Article 6

Any State Party in whose territory a person alleged to have committed, attempted or participated in torture is present, shall take him into custody.

Article 7

The State Party, if it does not extradite the alleged offender, will submit the case to competent authorities for prosecution. The person shall be guaranteed fair treatment at all stages of the proceedings.

Article 8

Torture, attempted torture, or participation in torture shall be deemed extraditable offences in any extradition treaty existing between States Parties. This Convention may be considered a legal basis for extradition if no extradition treaty exists.

Article 9

States Parties shall provide each other with the greatest degree of judicial assistance possible in connection with cases of alleged torture and supply all of the evidence at their disposal.

Article 10

Each State Party shall ensure that education and information regarding the prohibition against torture are fully included in the training of civil and military law enforcement personnel, medical personnel, public officials, and others involved in custody, interrogation, or treatment of any individual subjected to arrest, detention, or imprisonment.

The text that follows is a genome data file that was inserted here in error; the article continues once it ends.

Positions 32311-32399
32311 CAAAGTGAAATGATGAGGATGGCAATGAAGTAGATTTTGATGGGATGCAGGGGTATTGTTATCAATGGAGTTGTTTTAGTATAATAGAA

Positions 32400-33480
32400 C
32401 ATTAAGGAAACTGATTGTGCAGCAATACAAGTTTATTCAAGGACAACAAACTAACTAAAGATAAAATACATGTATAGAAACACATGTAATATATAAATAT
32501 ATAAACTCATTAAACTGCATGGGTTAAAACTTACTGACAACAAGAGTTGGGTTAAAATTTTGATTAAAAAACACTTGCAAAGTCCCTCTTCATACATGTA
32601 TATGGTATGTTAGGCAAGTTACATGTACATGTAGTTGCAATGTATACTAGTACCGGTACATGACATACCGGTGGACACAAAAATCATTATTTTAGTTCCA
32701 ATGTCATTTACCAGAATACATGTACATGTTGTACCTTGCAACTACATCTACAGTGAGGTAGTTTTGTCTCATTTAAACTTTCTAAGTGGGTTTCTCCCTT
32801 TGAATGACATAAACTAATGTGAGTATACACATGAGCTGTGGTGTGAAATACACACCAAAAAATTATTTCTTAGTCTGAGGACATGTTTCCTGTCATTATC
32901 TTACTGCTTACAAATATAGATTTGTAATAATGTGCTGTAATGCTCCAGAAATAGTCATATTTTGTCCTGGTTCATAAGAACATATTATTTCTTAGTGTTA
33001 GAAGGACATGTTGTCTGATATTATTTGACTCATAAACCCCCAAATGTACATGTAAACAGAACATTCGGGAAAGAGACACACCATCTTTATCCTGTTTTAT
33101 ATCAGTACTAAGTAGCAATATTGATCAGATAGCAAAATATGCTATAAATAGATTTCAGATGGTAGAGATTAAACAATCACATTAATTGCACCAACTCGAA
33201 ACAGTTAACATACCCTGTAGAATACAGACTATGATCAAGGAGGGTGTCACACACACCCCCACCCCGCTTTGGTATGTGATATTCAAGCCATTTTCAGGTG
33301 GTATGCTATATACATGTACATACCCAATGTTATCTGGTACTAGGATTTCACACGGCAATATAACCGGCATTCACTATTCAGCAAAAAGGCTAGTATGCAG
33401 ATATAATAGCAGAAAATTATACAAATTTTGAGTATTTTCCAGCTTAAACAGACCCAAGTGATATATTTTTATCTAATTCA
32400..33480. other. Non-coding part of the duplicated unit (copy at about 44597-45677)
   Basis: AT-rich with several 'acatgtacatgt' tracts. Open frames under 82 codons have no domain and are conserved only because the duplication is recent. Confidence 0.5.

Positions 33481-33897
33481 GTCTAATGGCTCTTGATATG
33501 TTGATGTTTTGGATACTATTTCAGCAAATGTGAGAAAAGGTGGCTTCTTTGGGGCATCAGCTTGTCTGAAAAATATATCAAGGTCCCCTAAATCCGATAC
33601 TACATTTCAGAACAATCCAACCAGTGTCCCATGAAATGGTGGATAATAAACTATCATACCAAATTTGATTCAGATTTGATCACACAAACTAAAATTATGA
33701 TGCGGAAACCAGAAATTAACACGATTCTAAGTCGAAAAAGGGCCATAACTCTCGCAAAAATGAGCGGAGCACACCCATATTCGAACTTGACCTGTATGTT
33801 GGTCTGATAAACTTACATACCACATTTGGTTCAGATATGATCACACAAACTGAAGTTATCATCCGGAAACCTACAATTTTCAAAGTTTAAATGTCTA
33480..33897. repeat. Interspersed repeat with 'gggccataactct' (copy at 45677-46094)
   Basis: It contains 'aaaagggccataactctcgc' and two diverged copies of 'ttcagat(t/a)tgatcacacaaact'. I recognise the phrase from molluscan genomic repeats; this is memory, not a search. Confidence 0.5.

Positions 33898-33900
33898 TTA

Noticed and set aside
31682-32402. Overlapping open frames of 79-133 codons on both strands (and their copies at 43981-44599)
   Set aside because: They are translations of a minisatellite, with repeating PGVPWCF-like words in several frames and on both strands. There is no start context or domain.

Article 11

Each State Party shall review interrogation rules, instructions, methods and practices, as well as arrangements for the custody and treatment of persons subjected to any form of arrest, detention or imprisonment, with a view to preventing any cases of torture.

Article 12

Each State Party shall ensure that its authorities proceed with a prompt and impartial investigation wherever there is ground to believe that an act of torture has been committed in territory under its jurisdiction.

Article 13

Each State Party shall ensure that any individual who alleges he has been subjected to torture in any territory under its jurisdiction has the right to complain to, and to have his case promptly examined by, competent authorities.

Article 14

Each State Party shall ensure in its legal system that the victim of torture obtains redress and has an enforceable right to fair and adequate compensation. In the event of the death of the victim as a result of torture, his dependents shall be entitled to compensation.

Article 15

Each State Party shall ensure that any statement made as a result of torture shall not be used as evidence in any proceedings.

Article 16

Each State Party shall undertake to prevent other acts of cruel, inhuman or degrading treatment or punishment which do not amount to torture as defined in Article 1, when such acts are committed by or at the instigation of or with the consent or acquiescence of a public official or someone acting in official capacity.


For more information, please contact PDHRE:

The People's Movement for Human Rights Education (PDHRE) / NY Office
Shulamith Koenig / Executive Director
526 West 111th Street, New York, NY 10025, USA
tel: +1 212.749-3156; fax: +1 212.666-6325
e-mail: pdhre@igc.org